In conclusion, these findings provide experimental support that potential reduced risk of Alzheimer's disease associated with extra-virgin olive oil could be mediated by enhancement of
β-amyloid clearance from the brain.

olive oil

martes, 19 de marzo de 2013


 Around Elche there were about 25 olive oil mills in the middle of the twentieth century. Actually there are 3. One of them is “Almazara Candela”. Today most of the olive oil mills work by centrifugation, with modern automated systems, but this is one of the last that is still working with the traditional extraction system of hydraulic presses.
Candela´s presses working.
Candela´s presses working.

This olive oil mill is situated between olive trees, very near to Elche, 3 minutes by car from General Hospital (Lat. 38°15'3.84"N, Long.  0°39'41.50"O). It´s recommended to study the map before going there. Just before arriving, take as a reference a tall phone mast that is next to the mill. When you arrive you will find an old house, but not a placard of the oil mill.
Tall phone mast that is next to the mill
 Tall phone mast that is next to the mill

The Almazara Candela began operating in its current location in 1925, with a stone mill pulled by mules and two hand presses. In 1932 the first hydraulic press was installed.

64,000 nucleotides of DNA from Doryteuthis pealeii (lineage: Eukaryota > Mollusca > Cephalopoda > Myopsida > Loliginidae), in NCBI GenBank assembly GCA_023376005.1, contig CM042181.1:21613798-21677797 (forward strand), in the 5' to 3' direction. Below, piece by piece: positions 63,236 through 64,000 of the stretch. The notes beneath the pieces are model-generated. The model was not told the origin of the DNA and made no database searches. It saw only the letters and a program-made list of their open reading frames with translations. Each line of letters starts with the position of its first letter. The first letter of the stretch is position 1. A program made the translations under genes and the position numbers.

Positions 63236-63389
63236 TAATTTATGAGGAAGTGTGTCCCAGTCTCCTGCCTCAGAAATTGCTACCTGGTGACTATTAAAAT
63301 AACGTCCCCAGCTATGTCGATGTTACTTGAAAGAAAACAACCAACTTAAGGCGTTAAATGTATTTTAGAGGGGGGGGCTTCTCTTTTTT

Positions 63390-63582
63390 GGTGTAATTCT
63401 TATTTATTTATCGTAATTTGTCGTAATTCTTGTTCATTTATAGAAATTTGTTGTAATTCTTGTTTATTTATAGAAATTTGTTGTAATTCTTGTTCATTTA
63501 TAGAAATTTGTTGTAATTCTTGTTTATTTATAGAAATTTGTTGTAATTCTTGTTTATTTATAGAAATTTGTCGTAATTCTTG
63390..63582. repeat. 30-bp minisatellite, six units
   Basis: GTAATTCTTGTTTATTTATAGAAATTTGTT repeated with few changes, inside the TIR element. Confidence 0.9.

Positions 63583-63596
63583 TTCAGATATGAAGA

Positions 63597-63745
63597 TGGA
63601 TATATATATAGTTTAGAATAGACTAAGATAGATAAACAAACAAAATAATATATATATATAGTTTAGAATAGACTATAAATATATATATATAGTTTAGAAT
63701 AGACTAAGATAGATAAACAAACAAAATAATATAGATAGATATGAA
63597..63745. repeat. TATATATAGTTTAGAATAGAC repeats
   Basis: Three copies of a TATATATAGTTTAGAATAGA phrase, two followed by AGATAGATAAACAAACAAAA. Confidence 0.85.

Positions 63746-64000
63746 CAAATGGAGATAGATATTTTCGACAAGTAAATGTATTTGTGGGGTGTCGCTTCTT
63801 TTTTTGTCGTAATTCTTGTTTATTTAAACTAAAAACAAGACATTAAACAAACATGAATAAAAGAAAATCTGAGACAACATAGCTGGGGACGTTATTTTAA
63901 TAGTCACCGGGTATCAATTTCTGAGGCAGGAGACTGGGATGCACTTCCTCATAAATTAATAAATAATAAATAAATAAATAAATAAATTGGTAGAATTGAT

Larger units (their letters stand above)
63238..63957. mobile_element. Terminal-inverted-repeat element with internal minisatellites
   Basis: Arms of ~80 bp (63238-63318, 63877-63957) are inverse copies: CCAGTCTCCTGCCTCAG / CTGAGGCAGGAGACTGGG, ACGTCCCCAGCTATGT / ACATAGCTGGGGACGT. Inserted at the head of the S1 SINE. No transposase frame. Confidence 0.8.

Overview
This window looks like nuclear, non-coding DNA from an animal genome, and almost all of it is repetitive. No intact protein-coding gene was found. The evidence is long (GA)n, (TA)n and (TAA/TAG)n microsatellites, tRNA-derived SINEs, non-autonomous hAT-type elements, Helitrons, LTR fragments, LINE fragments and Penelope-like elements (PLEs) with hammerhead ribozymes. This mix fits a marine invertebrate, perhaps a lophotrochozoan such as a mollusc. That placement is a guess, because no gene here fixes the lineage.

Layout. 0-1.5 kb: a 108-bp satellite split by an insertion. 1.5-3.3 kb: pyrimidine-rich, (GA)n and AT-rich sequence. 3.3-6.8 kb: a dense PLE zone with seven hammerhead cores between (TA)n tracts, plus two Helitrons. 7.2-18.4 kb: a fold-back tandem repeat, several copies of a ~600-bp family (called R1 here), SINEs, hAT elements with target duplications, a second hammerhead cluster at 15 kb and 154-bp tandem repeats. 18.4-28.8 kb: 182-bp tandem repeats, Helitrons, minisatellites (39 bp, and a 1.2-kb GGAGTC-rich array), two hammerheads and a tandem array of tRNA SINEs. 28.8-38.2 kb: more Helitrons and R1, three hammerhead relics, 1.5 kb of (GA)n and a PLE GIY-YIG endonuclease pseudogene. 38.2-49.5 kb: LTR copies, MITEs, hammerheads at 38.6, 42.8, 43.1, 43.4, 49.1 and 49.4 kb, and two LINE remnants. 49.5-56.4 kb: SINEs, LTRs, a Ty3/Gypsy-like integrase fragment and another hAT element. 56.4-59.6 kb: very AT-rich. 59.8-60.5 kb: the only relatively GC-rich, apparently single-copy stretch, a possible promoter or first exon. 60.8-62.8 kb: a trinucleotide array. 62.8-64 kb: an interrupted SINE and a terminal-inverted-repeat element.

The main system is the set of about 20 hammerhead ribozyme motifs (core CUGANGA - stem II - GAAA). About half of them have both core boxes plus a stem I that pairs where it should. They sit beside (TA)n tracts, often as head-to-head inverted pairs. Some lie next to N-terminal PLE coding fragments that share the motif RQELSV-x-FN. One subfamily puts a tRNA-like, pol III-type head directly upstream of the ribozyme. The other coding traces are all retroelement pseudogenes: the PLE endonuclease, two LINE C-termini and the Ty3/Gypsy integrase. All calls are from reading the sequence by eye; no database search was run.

About 80 “capachos” (like a circular carpet made up with polypropylene rope), are put in every press during two hours, and olive oil is separated by decanting of the obtained juice. Once extracted the olive oil, it´s stored in a stainless steel drums. This method is called “first cold pressure”, and many people say that this procedure gives the olive oil a more traditional flavor.
Putting crushed mass on the “capachos”.
Putting crushed mass on the “capachos”.
“Capachos” in the press and dripping olive oil.
“Capachos” in the press and dripping olive oil.

Along the year you can buy there virgin olive oil in plastic bottles of 2 or 5 liters. The work season goes from November to January, and then it´s possible to buy unfiltered olive oil, a special choice for olive oil lovers.
Virgin olive oil.
Virgin olive oil.

Almazara Candela